One of the biggest housing stories of the decade is the growth of renting. According to the national internet listing service RentCafe in its just released Decade Report, renters now make up 34% of America’s general population.

This 34% translates into +108.5M renters in 2018, an increase of nearly 10M renters since 2010. A more startling statistic is that there are now 74% more renters today than there were in 1960. This 34% also translates into renter growth occurring two times faster than homeownership growth since 2010, with renter-ship climbing +9.1% and homeownership climbing +4.3% during the decade.

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Rentcafe’s Decade Report stated, “While the recession pushed many to rent out of necessity, the economic expansion which followed, coupled with changing attitudes towards family and homeownership, led to the rise of the renter by choice. Renter-ship rates expanded across the board – from young families to seniors, from city cores to suburbs, many Americans have shifted away from homeownership.”

There are now 20 cities in the US that have switched from a majority of homeowners to a majority of renters. This new reality pushes the share of renter-majority to 32%, according to Rentcafe.

Average US rents have grown by 36%, or $390/month, over this decade. This price growth is largely attributable to increased job prospects, increasingly valuable land costs and progressively elaborate apartment developments.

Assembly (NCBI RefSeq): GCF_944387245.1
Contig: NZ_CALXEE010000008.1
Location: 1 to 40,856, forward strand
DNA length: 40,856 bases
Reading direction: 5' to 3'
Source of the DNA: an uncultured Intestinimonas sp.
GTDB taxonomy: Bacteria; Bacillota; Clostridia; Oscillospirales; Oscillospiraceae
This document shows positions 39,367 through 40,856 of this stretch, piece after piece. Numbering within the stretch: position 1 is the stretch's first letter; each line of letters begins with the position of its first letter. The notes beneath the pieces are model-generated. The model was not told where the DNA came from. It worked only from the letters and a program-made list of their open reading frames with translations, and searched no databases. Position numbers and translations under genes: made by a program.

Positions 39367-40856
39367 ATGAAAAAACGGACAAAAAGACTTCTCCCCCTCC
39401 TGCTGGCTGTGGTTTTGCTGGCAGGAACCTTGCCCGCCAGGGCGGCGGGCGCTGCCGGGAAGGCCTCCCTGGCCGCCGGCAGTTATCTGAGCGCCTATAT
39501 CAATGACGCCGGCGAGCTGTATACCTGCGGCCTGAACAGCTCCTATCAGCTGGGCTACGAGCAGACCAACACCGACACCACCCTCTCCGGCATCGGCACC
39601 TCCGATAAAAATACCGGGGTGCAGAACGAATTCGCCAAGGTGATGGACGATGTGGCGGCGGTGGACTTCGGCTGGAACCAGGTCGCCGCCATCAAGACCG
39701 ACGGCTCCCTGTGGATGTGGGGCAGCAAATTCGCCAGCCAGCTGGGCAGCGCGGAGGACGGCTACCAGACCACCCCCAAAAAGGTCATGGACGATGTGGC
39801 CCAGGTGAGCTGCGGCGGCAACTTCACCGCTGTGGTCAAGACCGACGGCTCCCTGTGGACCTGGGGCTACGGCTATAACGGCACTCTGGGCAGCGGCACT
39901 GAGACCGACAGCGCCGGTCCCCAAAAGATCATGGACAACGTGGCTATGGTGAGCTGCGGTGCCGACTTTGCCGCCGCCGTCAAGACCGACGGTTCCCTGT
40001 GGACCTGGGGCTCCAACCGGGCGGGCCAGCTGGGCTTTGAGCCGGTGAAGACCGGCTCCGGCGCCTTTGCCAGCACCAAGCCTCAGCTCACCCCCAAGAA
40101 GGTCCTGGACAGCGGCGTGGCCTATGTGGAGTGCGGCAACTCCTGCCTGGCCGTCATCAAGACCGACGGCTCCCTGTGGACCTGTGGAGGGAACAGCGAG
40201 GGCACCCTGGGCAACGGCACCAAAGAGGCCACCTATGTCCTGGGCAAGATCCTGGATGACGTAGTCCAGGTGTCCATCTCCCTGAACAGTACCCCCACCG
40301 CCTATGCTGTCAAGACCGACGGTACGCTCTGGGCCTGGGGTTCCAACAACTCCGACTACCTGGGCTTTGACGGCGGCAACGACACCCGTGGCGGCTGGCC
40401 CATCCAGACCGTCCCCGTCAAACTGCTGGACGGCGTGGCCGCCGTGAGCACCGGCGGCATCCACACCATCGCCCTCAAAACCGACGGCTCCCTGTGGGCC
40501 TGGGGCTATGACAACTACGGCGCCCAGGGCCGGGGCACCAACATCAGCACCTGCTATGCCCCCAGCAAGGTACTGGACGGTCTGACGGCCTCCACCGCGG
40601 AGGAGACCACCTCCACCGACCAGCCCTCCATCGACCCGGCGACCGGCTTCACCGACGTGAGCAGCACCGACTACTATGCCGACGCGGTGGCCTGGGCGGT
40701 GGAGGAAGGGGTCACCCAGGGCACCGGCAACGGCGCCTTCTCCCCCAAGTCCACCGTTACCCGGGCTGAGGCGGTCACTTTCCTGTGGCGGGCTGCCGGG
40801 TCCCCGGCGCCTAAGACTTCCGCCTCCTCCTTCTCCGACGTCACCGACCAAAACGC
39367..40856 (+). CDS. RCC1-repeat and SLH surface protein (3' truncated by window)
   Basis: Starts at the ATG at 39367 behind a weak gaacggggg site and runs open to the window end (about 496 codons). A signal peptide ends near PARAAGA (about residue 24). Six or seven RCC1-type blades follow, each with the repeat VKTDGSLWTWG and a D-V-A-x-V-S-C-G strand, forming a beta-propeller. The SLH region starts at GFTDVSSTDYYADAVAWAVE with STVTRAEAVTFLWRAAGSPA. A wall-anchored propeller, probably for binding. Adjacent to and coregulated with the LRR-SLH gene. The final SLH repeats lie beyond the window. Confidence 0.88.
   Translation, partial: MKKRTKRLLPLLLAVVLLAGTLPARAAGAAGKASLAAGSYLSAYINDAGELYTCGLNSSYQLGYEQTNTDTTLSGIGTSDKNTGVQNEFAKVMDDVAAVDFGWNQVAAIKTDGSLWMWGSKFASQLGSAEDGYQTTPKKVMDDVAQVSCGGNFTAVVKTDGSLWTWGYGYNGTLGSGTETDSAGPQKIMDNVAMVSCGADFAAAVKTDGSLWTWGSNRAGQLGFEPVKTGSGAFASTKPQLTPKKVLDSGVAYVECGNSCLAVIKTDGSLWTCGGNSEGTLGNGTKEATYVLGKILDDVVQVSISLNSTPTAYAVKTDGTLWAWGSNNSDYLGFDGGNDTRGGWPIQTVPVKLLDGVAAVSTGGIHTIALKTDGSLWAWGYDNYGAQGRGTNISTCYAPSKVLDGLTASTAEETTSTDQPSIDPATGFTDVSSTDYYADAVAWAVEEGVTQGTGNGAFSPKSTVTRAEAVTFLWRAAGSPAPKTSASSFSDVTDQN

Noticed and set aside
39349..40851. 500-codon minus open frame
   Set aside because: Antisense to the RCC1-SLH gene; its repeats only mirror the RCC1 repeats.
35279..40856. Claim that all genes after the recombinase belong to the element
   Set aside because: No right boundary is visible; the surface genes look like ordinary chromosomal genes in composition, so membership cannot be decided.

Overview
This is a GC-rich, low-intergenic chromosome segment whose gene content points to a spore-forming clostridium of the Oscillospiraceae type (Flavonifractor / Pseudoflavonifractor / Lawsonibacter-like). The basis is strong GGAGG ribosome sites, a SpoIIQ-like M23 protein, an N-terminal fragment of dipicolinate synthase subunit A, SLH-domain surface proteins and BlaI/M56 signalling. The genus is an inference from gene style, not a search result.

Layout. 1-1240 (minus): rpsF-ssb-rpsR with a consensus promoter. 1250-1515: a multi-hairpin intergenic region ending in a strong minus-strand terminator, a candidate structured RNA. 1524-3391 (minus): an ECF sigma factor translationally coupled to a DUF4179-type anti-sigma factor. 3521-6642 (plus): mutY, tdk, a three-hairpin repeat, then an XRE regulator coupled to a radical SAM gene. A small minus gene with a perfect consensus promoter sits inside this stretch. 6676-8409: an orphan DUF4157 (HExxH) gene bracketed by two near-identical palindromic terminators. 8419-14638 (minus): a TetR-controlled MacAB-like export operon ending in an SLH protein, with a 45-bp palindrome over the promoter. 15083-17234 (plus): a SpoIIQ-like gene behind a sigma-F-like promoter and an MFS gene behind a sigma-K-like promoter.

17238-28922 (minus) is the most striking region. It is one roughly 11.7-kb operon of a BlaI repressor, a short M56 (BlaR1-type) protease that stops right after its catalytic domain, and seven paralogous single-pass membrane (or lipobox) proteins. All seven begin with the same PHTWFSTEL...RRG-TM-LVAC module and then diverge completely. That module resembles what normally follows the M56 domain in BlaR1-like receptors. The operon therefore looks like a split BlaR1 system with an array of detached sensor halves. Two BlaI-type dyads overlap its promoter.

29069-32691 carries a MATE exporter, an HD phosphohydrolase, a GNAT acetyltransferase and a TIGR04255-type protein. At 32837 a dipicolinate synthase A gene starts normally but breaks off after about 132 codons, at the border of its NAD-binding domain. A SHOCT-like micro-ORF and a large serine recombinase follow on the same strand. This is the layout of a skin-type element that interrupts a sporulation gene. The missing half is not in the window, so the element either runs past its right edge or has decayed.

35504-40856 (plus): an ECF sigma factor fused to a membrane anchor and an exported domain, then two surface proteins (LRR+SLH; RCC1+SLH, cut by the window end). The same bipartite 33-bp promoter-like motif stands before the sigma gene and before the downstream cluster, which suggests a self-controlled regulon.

As all ages and income levels are choosing to rent more and more, more and more households earning +$150,000/y are choosing to rent two times faster than the number of high earning homeowner households since 2010, rising to 156% and 78% respectively.

Rentcafe’s Decade Report stated, “While $150,000 translates differently depending on where you live, the number of high earning households at least doubled in a significant 46 or the nation’s 50 largest cities. At the same time, five cities had a majority of renters earning over $150,000/y in 2018, up from two cities in 2010.”

(RentCafe credits data sources from Yardi Matrix, the US Census Bureau and US News and World Report.

Thanks to HousingWire’s Alcynna Lloyd for source data.


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